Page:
The control film 16 is divided into two sections: the upper section (bits 0 through 7) and the lower section (bits 8 through 23). Each section of the control file can be loaded as follows: RFC lower from the internal bus (bits 0 through 15), RFC upper from the internal bus (bits 0 through 7), RFC lower from the internal bus (bits 0 through 15), and RFC upper from the bus address register 18 (bits 0 through 7). The functions used to implement the above operations have an address associated with them, which address corresponds to the RFC 16 location being loaded. This address originates from either the function code register 28 or the control store 10. Thus, the RFC address is directly related to the type of data being delivered by the CPU 11, or as indicated by the function code.
In the serial processing of CIP instructions, it is necessary to detect certain characteristics of operands on a per unit basis and retain a record of the result of inspecting the entire operand for a given characteristic. Typically, it is necessary to know if at least one instance of a certain characteristic occurred. The logic of this requirement demands the ability to test for a given condition and retain a record of a detection of the condition. A further requirement is that the condition under test be sampled only at certain times during the operation of the CIP. One method of implementing this logic is to feedback the output of a register into an OR gate with the other input to such gate being the condition under test, and clocking the output of such gate to set the register. By this technique however, two clock pulses are required to insure that the register is not sensed while in an unstable state. Further, more logic is required for such technique than is required for the subject invention.
FIG. 6 illustrates the implementation of the condition code logic of the present invention. For ease of explanation, only one of the condition codes is depicted, specifically the result not equal (≠) to zero condition is shown in this diagram. The result ≠ to zero condition, which is the output of the flip-flop 300, when true indicates that the cumulative result of the particular instruction was not zeros. If the output is false, it indicates that the result of this instruction was, in fact, zero. The output of this result ≠ to zero condition is used to indicate to the system that the result of the current instruction which was just executed by the CIP was zero or ≠ to zero. The result ≠ to zero condition would be, for example, used in a decimal add instruction indicating that the sum of the two operands resulted in a zero result or indicating that for a decimal subtract condition that the difference of the two operands resulted in a zero condition, or also for a decimal compare instruction, that the two operands were equal, indicating that the result is zero.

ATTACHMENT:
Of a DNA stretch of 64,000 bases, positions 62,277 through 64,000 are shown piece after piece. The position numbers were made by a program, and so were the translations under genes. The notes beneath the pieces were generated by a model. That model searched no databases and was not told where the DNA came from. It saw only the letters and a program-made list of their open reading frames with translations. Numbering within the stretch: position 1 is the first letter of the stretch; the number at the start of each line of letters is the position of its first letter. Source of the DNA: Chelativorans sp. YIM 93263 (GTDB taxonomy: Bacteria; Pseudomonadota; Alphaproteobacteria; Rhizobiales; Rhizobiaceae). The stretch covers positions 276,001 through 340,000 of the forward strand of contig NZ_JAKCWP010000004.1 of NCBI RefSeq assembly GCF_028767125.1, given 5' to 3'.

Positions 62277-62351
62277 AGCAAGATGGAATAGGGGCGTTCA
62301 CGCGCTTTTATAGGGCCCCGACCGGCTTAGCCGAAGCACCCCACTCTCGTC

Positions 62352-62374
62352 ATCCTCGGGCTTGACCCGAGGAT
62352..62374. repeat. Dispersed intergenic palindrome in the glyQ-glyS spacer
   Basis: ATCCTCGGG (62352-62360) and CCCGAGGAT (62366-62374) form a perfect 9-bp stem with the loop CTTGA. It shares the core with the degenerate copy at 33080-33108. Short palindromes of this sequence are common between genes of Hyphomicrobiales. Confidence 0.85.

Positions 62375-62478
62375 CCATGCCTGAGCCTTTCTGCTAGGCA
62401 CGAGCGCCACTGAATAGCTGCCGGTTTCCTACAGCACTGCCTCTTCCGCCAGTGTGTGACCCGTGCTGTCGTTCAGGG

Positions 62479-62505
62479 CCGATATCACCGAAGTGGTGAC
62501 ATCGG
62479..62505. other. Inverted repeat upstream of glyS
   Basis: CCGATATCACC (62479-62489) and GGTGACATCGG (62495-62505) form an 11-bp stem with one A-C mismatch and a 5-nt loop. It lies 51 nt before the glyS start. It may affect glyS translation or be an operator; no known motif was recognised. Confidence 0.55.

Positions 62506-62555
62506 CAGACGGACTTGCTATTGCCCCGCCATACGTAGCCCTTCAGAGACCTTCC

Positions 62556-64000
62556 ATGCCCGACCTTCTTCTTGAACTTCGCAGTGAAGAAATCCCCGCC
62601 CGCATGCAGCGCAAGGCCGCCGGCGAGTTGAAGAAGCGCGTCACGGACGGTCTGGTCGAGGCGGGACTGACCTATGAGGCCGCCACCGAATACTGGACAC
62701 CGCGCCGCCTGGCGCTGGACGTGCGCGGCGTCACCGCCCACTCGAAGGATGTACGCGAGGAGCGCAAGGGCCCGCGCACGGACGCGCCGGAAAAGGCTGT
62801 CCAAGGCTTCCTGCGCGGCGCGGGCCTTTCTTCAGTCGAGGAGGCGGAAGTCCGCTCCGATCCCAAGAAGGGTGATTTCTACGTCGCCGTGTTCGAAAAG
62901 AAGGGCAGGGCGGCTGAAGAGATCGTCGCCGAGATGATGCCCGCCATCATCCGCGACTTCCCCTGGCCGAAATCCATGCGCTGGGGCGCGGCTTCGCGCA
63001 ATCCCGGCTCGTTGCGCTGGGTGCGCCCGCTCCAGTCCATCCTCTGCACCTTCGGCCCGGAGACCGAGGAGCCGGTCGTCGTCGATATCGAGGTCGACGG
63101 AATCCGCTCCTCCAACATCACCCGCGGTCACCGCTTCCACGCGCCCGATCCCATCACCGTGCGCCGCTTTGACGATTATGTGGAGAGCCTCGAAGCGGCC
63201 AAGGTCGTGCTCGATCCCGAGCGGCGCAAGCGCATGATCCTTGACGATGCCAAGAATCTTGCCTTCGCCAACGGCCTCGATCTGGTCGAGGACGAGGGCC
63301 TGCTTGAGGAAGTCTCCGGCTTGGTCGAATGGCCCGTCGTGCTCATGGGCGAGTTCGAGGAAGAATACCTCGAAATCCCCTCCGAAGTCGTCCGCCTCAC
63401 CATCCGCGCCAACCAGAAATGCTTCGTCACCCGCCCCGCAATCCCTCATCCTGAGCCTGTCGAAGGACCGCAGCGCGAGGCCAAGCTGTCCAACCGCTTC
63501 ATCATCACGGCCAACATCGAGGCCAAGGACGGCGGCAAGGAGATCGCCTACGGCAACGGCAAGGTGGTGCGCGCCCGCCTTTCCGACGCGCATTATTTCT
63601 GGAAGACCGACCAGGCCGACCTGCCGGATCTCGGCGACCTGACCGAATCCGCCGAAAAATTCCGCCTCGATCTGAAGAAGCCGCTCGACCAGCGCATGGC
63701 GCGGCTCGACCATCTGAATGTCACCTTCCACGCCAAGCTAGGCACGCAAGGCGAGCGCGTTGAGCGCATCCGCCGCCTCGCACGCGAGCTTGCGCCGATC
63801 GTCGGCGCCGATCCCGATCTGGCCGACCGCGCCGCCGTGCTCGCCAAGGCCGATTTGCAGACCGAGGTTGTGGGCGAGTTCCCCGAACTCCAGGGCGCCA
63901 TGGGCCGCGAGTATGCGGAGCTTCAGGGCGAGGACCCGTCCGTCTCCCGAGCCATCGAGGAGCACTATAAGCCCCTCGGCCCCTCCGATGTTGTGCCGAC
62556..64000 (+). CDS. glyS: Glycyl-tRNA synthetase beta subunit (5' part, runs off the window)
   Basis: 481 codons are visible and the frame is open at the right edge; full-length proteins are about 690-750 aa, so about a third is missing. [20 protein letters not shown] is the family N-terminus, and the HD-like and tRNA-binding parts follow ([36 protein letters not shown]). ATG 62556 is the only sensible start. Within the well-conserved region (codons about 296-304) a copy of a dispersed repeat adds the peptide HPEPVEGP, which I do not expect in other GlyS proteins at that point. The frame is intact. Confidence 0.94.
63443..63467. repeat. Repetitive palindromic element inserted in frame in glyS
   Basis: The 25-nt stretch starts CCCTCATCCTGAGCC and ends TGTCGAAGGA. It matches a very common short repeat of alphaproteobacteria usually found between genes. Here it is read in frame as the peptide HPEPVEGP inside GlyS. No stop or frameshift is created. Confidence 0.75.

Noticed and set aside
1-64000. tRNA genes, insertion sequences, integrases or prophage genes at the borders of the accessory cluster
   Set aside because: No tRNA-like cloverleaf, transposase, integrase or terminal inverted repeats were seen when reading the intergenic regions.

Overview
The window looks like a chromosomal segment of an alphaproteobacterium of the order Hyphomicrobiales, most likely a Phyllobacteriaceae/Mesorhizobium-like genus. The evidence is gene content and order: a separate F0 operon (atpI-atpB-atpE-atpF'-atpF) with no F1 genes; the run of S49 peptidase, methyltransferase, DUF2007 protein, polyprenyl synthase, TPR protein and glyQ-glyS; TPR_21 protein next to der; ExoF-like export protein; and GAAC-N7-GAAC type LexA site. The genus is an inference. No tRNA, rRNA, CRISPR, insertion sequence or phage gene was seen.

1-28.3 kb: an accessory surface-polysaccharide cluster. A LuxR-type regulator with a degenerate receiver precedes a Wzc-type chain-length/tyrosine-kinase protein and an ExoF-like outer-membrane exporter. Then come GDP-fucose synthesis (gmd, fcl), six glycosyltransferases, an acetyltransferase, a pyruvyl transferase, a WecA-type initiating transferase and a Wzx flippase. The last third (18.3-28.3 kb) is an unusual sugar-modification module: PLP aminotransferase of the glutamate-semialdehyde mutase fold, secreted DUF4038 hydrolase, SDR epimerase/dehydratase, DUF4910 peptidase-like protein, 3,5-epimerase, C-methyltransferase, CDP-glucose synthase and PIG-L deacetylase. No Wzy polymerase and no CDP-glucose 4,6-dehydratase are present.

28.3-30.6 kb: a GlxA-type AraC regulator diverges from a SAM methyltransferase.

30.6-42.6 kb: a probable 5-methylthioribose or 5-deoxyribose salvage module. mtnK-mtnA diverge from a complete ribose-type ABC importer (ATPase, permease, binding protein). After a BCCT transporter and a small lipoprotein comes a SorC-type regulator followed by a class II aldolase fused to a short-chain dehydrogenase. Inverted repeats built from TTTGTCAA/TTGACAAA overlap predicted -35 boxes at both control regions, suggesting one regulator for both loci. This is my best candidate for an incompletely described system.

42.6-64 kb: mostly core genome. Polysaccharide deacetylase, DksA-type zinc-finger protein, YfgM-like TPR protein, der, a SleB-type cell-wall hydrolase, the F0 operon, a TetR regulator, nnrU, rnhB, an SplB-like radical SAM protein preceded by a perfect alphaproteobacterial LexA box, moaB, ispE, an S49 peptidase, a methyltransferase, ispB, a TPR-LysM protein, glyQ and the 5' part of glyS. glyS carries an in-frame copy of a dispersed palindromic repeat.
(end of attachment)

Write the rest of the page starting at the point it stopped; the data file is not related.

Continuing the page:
The requirement of this condition code flip-flop 300 is such that as the result is being generated during the execution of the CIP instruction, this flip-flop should remain in the zero state and as soon as a first non-zero result byte is detected, the flop should be made to set to a one state indicating a result ≠ to zero condition and should remain in that state irrespective of any subsequent bytes being zero, thereby indicating that the entire result of this CIP instruction was not zero. During the execution of a CIP instruction which requires that these conditions be controlled, the first step made by the CIP firmware is to clear the condition. This is accomplished by use of the clear function on the flip-flop 300. This clear function also clears the flip-flop 302 which stores the fact that an execute cycle was performed by the CIP, and the flip-flop 304 which stores the result of the current operation being performed.
Initially, the cumulative condition is cleared, that is, the result ≠ to zero flip-flop 300 is set to the zero state indicating that the result in fact is zero before there is any identification of the result.
During the execution of the CIP instruction an execute cycle is performed. During the execute cycle, the result of the execution, which is the current condition on the D input of the flip-flop 34, is tested to be either a zero or a one. Depending on the current condition, the output of the flip-flop 304 is either set to a one or cleared to a zero at the occurrence of the CIP clock pulse, which occurs at the end of this execute cycle. The fact this was an execute cycle is also enabled on the D input of the flip-flop 302 which is set to indicate an execute delayed cycle after the occurrence of the CIP clock which is the output of the flip-flop 302. Since the CIP clock occurs in every firmware step, it is desirable to look at the current condition only if, in fact, an execute cycle occurred. Flip-flop 302 controls this sampling condition. It is desirable to remember the fact that an execute cycle just occurred, so that the current condition delayed may be used to control the result condition of the flip-flop 300. For example, if there was not an execute cycle which just occurred, the current condition, which is indicated by the input to flip-flop 304, is a free flowing input and the output of the flip-flop 304 is clocked unconditionally at every CIP clock time. However, the output of the flip-flop 300 should not be changed unless an execute cycle just occurred. Therefore, one needs the execute cycle flip-flop 302 as a controlling function to the input of the PROM chip 306 which controls the D input of the flip-flop 300.